The New Zealand two-dollar coin is the largest-denomination coin of the New Zealand dollar. It was introduced along with the small circulating one-dollar coin in 1990. Both are made from an alloy of aluminium and brass. It is also the largest and heaviest coin in circulation.
No coins of the two dollars denomination were issued for circulation in 2010. Some were struck (in brass, with a mass of 11.25g unlike the 10g of standard circulating coins) for the mint sets and the proof sets of the year only.
Crowned mature head of Queen Elizabeth II facing right (effigy known as the "Fourth Portrait"). The Queen wears the "Girls of Great Britain and Ireland" diamond tiara, a wedding gift from Queen Mary (Her Majesty's grandmother) in 1947 - which she also has on the Machin and the Gottwald portraits.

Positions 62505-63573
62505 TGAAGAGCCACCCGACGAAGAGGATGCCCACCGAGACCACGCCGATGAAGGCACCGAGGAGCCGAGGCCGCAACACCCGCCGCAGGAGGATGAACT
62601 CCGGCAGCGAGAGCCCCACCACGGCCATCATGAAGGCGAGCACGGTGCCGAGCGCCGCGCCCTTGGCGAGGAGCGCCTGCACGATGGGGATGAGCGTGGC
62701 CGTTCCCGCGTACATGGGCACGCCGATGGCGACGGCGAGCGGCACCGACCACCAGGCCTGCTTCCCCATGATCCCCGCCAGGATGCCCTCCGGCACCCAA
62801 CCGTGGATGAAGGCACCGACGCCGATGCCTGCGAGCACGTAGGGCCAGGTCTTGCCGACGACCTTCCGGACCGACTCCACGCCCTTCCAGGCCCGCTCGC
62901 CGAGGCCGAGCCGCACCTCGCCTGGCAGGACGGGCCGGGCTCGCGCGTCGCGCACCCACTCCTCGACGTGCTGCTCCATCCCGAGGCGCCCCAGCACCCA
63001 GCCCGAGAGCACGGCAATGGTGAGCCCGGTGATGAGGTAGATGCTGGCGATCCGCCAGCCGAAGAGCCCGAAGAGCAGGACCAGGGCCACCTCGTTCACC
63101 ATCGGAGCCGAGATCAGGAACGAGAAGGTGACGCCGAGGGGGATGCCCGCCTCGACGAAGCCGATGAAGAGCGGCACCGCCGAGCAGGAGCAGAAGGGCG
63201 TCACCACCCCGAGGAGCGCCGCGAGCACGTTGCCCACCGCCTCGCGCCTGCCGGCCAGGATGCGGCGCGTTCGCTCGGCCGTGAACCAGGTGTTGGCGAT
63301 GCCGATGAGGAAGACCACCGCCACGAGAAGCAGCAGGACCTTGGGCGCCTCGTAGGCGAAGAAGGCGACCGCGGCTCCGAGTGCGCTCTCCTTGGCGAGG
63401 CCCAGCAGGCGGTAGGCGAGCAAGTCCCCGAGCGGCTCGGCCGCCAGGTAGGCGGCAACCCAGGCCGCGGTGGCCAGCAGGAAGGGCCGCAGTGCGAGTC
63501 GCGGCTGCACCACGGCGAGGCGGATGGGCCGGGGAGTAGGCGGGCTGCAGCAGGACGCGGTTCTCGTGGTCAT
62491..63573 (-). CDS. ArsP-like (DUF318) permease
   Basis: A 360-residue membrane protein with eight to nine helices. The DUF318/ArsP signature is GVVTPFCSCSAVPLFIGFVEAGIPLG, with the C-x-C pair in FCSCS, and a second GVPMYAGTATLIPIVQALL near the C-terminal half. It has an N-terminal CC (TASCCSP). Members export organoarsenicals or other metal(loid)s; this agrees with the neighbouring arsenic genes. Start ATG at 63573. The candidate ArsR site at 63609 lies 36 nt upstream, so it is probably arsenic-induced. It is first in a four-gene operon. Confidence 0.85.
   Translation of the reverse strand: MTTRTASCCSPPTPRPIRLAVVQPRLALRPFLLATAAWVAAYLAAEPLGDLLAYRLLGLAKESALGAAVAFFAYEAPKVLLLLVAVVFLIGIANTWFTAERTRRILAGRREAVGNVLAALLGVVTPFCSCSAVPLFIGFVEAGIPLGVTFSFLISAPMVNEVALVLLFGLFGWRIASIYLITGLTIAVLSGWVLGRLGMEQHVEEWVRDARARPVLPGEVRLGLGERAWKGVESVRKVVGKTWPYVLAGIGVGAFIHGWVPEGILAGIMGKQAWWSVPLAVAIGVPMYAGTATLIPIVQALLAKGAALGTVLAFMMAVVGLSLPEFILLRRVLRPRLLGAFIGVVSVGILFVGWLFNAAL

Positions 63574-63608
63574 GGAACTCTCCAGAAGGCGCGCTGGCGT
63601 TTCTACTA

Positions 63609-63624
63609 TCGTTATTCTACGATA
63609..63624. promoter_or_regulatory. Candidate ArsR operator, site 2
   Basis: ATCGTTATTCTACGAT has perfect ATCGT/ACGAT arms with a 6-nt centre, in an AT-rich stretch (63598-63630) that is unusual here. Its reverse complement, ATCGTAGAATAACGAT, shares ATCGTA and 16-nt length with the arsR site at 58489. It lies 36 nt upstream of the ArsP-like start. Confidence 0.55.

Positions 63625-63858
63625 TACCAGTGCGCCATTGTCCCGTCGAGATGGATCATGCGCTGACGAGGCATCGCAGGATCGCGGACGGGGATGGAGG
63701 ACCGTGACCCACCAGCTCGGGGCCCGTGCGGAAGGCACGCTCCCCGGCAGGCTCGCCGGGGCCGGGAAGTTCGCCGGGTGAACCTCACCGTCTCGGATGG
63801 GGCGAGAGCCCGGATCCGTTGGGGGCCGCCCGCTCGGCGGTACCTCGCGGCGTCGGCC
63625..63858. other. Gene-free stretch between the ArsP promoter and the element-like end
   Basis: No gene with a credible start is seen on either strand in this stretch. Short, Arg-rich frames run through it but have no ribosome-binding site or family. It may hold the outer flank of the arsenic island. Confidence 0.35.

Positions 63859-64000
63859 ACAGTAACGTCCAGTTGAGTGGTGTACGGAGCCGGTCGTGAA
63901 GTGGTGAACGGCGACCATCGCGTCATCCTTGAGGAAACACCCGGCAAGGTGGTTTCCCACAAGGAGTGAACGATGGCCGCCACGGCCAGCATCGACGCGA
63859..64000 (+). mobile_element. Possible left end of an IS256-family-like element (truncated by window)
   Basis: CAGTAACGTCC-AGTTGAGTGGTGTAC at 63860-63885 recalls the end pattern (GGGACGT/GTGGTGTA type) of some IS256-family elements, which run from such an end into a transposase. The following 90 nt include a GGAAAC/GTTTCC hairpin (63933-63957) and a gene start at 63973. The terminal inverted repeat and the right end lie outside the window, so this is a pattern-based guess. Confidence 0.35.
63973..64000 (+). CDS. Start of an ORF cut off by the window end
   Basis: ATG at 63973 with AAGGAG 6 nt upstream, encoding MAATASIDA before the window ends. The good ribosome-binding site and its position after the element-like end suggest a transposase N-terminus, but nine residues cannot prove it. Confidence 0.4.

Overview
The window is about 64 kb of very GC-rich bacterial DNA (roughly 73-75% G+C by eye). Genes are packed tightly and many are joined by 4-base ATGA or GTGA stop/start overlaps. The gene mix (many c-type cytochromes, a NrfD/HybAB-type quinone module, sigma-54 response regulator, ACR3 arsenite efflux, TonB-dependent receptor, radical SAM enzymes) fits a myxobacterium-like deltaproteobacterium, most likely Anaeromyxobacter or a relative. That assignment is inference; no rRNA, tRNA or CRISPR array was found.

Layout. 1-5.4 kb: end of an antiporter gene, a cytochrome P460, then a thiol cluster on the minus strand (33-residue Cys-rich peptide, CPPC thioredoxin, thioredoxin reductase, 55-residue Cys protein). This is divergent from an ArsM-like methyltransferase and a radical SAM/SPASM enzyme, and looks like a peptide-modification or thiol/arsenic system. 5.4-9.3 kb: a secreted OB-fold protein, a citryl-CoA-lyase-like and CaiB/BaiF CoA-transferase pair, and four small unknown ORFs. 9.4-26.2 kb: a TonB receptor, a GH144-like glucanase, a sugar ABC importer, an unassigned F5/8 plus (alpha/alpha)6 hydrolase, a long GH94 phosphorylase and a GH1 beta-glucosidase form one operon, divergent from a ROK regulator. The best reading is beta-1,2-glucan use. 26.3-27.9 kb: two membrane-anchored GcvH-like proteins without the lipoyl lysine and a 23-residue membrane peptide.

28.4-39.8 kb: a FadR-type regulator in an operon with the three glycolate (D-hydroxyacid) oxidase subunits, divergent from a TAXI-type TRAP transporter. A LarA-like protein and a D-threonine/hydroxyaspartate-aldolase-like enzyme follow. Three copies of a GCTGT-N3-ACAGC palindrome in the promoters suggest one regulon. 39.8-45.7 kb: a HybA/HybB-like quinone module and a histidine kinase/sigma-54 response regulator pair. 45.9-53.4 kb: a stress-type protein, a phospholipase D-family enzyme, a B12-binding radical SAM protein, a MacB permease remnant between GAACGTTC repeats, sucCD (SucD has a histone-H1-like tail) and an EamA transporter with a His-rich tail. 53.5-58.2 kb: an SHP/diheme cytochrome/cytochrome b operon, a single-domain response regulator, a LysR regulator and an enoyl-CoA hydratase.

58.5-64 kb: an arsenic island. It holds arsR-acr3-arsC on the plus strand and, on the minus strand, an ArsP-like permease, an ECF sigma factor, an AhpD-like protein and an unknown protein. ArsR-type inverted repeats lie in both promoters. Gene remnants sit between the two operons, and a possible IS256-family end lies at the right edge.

In tiny letters below the head, the artist's initials IRB (for Ian Rank-Broadley).
Around the effigy is the monarch's legend and the date: NEW ZEALAND ELIZABETH II 2010.
The reverse features an eastern great egret (a type of white heron, Ardea alba modesta; in Maori: kotuku) below curved decorations. The bird is sacred to New Zealand's indigenous Māori people, and highly endangered within the country, only inhabiting the Okarito Lagoon on the South Island.
Kotuku or white heron have always been rare in New Zealand and are revered by both Māori and pakeha for its elegant white feathers. This graceful bird has long, slender legs and a long, thin S-shaped neck, which has a distinct kink when flying. Kotuku are specially adapted for wading in shallow, muddy waterways: it has long legs that are bare of feathers to well above the ankle joint and long spreading toes. In New Zealand it only breeds near Whataroa, South Westland, between September and January.
The value and denomination, TWO DOLLARS, is curved below the bird.